Pop videos can help with poetry

1st July 2005 at 01:00
In response to last week's front page lead story "Ditch poetry for pop videos" (TES, June 17), who exactly is calling for poetry to be "ditched"? No one, as far as I am aware.

What is happening, however, is that an increasing number of forward-thinking schools are coming to see media studies as not merely a valuable part of the curriculum, but as an entitlement.

Why? Labelling media studies a "Mickey Mouse" subject is nonsense. The subject enables young people to analyse and respond to the many media texts they meet each day.

Do we want our pupils to be confident and informed readers of the media, or inarticulate and passive in the face of its complexity?

Young people need the relevant skills to read the world around them; film, television, radio and digital media play an ever more dominant role in that world.

That the present high level of English literature entries has risen by 1 per cent would not appear to indicate that schools are abandoning poetry.

It, along with prose and drama, remains at the heart of the English curriculum, and will continue to do so.

In fact, increased uptake of media studies is far more likely to benefit English literature than detract from it.

Pupils arrive in secondary schools with highly developed visual literacy.

It makes absolutely no sense for teachers to ignore this.

Rather, we have both the opportunity and the obligation to enable those pupils to develop their reflective and critical abilities, so that they have the vocabulary and understanding truly to comprehend the texts that are so much a part of all our lives in the 21st century.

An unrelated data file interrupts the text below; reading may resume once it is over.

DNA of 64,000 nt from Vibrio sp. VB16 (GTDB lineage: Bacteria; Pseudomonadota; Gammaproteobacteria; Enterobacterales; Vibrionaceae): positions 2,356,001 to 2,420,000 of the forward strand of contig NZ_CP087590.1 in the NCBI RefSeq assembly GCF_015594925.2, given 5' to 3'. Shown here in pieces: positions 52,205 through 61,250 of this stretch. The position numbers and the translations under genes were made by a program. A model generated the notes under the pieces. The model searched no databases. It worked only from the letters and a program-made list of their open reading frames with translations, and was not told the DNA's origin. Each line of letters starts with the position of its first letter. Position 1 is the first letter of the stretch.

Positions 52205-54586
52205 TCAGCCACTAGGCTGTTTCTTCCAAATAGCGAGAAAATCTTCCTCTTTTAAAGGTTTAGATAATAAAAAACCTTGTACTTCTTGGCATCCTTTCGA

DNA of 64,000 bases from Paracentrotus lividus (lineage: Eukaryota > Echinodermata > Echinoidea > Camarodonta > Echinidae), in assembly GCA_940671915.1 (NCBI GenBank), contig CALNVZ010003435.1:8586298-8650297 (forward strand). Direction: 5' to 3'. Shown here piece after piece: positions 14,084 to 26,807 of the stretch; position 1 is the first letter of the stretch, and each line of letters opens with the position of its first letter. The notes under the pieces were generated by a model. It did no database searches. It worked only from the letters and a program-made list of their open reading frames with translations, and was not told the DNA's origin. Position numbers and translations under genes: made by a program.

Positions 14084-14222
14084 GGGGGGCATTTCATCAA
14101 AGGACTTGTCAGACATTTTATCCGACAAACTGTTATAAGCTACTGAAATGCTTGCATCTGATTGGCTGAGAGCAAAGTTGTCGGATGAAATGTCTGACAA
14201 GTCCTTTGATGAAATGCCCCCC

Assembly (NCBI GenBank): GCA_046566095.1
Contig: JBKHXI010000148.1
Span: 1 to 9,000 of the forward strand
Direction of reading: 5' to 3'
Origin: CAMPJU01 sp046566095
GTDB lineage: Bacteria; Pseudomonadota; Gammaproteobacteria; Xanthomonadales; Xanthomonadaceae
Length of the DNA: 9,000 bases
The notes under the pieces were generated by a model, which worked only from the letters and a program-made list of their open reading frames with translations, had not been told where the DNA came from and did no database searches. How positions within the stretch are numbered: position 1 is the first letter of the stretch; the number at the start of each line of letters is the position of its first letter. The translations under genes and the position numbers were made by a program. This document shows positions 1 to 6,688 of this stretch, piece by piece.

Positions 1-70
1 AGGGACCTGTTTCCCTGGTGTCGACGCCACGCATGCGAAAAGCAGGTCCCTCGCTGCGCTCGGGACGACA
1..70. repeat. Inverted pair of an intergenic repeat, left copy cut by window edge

Caroline Mortlock

11-16 Committee National Association for the Teaching of English 10 Garden Place Kennington Ashford Kent

Log-in as an existing print or digital subscriber

Forgotten your subscriber ID?


To access this content and the full TES archive, subscribe now.

View subscriber offers


Get TES online and delivered to your door – for less than the price of a coffee

Save 33% off the cover price with this great subscription offer. Every copy delivered to your door by first-class post, plus full access to TES online and the TES app for just £1.90 per week.
Subscribers also enjoy a range of fantastic offers and benefits worth over £270:

  • Discounts off TES Institute courses
  • Access over 200,000 articles in the TES online archive
  • Free Tastecard membership worth £79.99
  • Discounts with Zipcar, Buyagift.com, Virgin Wines and other partners
Order your low-cost subscription today